This week I was invited to do a radio interview at the major news station in my hometown of Seattle. It was about being a “web-savvy” patient, the topic of my new book. I was thrilled to be interviewed by Herb Weisbaum, an anchorman at the station, as he is famous among national consumer journalists. For years he’s been the guy doing the “toy tests” on the Today Show and Good Morning America during the Christmas holiday season.
After the interview Weisbaum said there was something else I could help with. He explained that a 25-year-old woman on the news staff had just been diagnosed with a blood cancer – either a leukemia or a lymphoma. Could I speak with her? Of course!
The young woman came into the studio and we began to talk. Me, the 60-year-old cancer survivor, 10 years past treatment. Her, 35 years younger and only a couple of weeks after what she thought was a backache was diagnosed as a serious blood-related cancer. Rose Egge was only hours away from seeing a specialist at the Seattle Cancer Care Alliance, a renowned center and home to some of the world’s foremost leukemia experts. It’s also where they invented the bone-marrow transplant, for which a Seattle doctor won a Nobel Prize.
A transplant could be in her future. She is facing this head on, and is sharing her journey through her blog. Fortunately, tremendous progress has been made fighting blood cancers and in perfecting transplants, which can be a cure. My hope is things will work out for her. But, of course, this is a frightening detour for a young adult.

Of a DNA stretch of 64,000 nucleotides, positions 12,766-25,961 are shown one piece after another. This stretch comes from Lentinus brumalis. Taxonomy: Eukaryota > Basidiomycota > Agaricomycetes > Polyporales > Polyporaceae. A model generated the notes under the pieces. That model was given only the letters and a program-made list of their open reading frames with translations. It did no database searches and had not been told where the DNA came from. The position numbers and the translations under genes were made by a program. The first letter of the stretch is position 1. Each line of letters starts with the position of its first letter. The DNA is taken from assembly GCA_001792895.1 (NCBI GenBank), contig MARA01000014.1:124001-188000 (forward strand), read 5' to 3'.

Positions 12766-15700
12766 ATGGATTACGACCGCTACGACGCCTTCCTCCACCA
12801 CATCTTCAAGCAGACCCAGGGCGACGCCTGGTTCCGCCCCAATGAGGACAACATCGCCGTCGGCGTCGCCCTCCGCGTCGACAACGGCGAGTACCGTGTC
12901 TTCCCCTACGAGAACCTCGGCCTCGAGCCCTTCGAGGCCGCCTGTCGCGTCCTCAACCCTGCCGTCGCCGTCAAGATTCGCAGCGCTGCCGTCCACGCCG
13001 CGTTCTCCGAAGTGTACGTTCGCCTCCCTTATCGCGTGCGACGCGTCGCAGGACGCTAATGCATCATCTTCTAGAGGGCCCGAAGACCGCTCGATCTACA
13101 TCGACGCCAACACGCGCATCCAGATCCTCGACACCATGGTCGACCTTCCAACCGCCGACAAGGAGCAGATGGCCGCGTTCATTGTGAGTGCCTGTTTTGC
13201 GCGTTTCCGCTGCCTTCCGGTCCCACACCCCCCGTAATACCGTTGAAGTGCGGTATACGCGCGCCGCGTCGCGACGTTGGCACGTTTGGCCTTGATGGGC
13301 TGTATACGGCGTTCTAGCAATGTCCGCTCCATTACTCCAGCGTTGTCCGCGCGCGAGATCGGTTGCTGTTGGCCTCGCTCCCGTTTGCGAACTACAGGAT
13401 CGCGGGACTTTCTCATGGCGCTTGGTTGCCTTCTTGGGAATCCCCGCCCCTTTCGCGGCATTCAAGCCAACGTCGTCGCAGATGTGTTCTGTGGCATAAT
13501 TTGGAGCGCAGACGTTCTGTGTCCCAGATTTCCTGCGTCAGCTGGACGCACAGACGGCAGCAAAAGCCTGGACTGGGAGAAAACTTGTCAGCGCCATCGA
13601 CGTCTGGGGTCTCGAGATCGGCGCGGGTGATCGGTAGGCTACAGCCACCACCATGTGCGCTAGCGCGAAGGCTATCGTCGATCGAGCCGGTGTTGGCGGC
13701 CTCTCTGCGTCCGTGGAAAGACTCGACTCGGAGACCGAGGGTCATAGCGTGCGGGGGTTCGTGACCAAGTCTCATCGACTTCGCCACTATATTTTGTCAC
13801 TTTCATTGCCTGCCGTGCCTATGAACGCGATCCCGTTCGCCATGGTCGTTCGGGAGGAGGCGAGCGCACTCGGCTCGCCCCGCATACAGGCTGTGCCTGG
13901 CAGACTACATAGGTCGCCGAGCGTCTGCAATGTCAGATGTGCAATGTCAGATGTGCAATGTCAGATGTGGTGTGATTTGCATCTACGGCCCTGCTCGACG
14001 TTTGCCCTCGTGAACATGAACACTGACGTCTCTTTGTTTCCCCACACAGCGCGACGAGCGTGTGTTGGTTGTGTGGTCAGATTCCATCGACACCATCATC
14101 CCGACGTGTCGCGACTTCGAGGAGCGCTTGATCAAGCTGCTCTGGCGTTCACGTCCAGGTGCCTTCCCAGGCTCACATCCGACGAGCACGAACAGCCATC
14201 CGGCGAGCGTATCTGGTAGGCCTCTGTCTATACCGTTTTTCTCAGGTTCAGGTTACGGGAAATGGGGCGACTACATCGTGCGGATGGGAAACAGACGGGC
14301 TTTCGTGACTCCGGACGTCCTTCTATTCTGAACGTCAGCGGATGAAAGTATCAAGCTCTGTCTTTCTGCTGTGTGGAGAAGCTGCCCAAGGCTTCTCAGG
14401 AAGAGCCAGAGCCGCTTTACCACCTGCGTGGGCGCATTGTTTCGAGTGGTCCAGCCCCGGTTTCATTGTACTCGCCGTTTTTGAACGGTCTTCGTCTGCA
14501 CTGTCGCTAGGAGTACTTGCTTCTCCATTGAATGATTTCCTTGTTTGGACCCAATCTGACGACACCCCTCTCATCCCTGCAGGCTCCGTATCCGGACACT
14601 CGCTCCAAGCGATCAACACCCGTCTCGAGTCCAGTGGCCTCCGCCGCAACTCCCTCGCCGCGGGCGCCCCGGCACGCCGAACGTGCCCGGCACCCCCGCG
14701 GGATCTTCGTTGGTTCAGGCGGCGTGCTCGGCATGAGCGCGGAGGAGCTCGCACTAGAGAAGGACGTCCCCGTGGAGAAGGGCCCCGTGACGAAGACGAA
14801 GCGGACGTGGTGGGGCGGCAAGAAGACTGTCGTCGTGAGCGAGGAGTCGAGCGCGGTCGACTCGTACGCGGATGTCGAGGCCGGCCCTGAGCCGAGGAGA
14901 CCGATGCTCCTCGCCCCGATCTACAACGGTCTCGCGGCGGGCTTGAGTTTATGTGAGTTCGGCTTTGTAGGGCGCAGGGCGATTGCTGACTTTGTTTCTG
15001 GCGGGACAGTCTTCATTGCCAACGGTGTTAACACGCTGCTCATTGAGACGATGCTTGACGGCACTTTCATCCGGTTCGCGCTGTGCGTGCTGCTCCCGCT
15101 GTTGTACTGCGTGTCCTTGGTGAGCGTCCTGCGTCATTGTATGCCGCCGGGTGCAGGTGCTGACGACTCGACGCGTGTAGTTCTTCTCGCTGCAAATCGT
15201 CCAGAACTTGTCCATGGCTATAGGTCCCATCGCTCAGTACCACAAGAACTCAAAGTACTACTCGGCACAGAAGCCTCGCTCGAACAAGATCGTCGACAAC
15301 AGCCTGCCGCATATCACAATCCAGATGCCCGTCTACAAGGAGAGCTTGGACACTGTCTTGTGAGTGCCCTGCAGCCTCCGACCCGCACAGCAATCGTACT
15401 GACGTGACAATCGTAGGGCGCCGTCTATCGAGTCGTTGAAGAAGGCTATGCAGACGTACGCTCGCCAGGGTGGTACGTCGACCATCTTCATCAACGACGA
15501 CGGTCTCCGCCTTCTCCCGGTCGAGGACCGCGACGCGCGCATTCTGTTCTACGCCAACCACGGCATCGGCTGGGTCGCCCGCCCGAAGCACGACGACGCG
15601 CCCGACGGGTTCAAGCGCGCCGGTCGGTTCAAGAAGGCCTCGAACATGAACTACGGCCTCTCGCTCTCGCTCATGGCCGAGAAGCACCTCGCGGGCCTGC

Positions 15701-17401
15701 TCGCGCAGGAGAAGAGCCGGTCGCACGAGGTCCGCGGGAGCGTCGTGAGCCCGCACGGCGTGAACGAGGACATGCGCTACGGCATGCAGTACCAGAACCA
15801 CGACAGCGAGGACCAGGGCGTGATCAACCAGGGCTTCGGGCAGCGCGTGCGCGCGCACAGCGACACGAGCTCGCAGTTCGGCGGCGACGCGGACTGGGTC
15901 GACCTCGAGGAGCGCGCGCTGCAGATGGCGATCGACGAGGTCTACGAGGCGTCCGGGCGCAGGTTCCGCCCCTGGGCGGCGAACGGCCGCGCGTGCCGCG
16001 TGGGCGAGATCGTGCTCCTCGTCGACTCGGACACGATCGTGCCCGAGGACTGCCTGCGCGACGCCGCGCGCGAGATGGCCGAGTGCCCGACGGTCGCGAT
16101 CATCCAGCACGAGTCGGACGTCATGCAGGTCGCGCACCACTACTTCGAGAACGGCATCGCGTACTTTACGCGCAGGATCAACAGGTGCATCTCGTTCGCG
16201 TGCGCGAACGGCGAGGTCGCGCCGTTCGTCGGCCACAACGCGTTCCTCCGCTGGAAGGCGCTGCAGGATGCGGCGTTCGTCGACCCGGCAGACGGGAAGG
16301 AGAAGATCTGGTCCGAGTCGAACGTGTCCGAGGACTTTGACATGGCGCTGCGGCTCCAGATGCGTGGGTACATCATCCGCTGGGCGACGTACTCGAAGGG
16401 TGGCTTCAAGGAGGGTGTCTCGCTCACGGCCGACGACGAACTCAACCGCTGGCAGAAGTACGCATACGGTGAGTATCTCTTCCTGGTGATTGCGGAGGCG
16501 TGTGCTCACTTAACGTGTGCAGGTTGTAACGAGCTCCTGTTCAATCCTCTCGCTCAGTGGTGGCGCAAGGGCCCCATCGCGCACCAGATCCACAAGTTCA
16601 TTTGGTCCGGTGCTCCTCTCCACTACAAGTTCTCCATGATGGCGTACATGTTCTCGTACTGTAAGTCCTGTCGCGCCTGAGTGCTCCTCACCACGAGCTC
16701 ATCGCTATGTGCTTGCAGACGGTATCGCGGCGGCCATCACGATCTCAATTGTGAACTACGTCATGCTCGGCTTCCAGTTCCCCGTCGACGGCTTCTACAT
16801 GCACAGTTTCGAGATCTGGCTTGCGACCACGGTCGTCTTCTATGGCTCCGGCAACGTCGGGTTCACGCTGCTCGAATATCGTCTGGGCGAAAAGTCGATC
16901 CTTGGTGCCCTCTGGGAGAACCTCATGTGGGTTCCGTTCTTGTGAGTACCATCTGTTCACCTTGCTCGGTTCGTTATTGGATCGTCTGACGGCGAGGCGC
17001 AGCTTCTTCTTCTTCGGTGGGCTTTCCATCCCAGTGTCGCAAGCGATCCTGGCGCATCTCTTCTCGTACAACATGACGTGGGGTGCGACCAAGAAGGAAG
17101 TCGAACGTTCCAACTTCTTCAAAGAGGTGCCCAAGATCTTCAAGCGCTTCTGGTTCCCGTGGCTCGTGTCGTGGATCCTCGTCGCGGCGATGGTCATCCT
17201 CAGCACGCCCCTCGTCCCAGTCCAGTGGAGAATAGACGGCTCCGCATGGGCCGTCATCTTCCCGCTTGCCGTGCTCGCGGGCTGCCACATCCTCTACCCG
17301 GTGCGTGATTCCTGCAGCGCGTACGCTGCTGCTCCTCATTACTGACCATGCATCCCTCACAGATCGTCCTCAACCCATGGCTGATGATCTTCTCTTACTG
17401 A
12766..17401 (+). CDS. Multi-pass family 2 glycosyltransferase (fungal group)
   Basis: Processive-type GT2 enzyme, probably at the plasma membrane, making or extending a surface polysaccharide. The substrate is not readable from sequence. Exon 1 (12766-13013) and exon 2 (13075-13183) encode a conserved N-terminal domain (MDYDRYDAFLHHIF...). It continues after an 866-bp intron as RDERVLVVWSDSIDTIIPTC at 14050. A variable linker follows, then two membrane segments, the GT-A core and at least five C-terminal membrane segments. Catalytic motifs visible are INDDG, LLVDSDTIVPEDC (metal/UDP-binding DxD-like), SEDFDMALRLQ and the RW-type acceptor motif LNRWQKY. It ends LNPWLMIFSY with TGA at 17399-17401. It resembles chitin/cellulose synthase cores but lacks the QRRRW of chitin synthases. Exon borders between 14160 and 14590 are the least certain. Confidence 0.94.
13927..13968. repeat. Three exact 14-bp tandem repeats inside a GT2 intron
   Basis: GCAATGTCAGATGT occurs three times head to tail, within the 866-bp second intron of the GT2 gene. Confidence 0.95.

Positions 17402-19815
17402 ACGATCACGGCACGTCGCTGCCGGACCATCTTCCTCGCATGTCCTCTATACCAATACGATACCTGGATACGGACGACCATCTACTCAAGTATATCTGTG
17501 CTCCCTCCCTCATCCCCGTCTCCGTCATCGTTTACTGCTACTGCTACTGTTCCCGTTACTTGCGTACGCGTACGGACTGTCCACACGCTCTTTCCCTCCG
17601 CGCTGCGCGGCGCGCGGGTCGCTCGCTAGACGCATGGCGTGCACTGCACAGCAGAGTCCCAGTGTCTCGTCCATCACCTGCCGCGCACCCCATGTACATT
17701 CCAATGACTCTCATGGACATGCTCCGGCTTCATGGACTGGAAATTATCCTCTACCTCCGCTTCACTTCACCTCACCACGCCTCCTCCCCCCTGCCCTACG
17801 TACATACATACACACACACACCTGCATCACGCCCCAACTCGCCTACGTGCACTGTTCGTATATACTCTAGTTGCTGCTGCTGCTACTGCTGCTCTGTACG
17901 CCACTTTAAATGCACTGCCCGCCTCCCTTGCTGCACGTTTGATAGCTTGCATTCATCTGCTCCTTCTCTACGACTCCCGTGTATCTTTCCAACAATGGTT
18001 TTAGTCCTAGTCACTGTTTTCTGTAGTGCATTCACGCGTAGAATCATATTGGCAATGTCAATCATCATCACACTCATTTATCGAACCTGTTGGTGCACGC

Beyond connecting with the best doctors – and I think she is – I told her it was important to connect with people like her, young adults who – out of the blue – have faced cancer. I was happy to recommend the I’m Too Young for This Cancer Foundation
founded by Matthew Zachary. Zachary is a supercharged young man who was diagnosed with brain cancer while a concert pianist in training at Julliard in New York. He survived and went on to marshal attention for the fact that young adults can develop cancer too.
We value and respect our HERWriters' experiences, but everyone is different. Many of our writers are speaking from personal experience, and what's worked for them may not work for you. Their articles are not a substitute for medical advice, although we hope you can gain knowledge from their insight.